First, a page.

Being chosen by the party’s governing body certainly represents the PD’s (and its national secretary, Pierluigi Bersani’s) recognition of and esteem for the work I’ve undertaken in different organisations and networks such as the Immigration Forum, and the First of March Committee – of which I was the national co-ordinator up to 2010 – whose success has allowed immigrants to be heard as citizens and to put forward their problems. This mark of confidence is also a strong signal, conveying to Italian citizens the cultural changes happening in their country and to foreigners the imperative duty to submit to the laws of the Republic, respecting them and continuing to work honestly. It’s proof of our party’s responsibility that it’s firming up its early policies into more concrete ones.

In contrast with your party, have you noted the absence of work around immigration in Prime Minister Mario Monti’s plans? What do you think about it?

In my opinion, it’s a vision which doesn’t take into account the irreversible changes in Italian society. I’d remind him that, in terms of the economy, more than two million immigrant workers produce 11% of national GDP. They’re a resource, contributing more than 8 billion euros, and not only that, people from abroad are also a cultural resource which should be recognised, especially since these communities are growing exponentially. It’s a reality which the PD is taking into account and is taking on board, even during the electoral campaign. It’s an act of courage, of truth, of seriousness, and of responsibility towards the country.

Sub-Saharan Africa is a bit marginalised in Italy. What will your strategy as a spokesperson be, without running the risk of being labelled sectarian?

We’ll continue to work without cutting the link between the communities and the African Diaspora, looking for ways of acknowledging the importance of the immigrant as a bridge between two different cultures. In this, the migrant is a player in co-development and a great resource, both for the new host country and the country of origin. Immigration must not stop being “circular”. In this scenario, I foresee the necessity of reinforcing support for a variety of initiatives in local communities.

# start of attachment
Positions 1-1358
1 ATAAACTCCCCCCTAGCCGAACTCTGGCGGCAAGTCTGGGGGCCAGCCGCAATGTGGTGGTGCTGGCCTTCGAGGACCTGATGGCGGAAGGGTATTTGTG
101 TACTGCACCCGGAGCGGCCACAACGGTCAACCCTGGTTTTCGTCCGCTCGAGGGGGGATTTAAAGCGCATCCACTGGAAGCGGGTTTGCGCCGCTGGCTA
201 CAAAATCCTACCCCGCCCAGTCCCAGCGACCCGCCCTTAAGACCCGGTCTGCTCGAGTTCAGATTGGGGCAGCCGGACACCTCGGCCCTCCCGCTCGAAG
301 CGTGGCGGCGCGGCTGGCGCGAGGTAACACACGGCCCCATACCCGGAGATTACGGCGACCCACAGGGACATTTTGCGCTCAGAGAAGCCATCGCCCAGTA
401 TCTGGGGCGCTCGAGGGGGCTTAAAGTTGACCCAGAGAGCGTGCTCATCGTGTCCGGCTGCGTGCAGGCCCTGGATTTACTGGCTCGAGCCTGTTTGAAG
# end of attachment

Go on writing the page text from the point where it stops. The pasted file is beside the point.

Who told you you were being nominated as a future Italian deputy?

Livia Turco MP (the former Minister of Immigraton and the PD’s National Lead on Immigration) came with Teresa Marzocchi, the Regional Councillor for Social Policy in our region.

What do you think of the African communities? Do they do enough to make themselves known?

Based on my experience in the field, I think the lack of participation is due to people being unaware of their right to vote. Another reason is the difficult economic situation which can discourage even the bravest, who often find themselves at the mercy of blackmailers because of their social condition.

Afrikitalia was set up to promote relations between Italy and Africa. Should such an initiative die because of Italian society’s indifference?

Right now, we’re living through a dire economic crisis. It’s a very difficult period which is leading to the downsizing of both national and local press, heavy cutbacks and immense sacrifices. The problem is that the policies of previous governments precipitated and penalized the pluralism of information channels. I really wish that the political landscape could change, fundamentally and very quickly. And I hope that this is going to change the political landscape, as I believe that aggregating the independent press is the only way forward.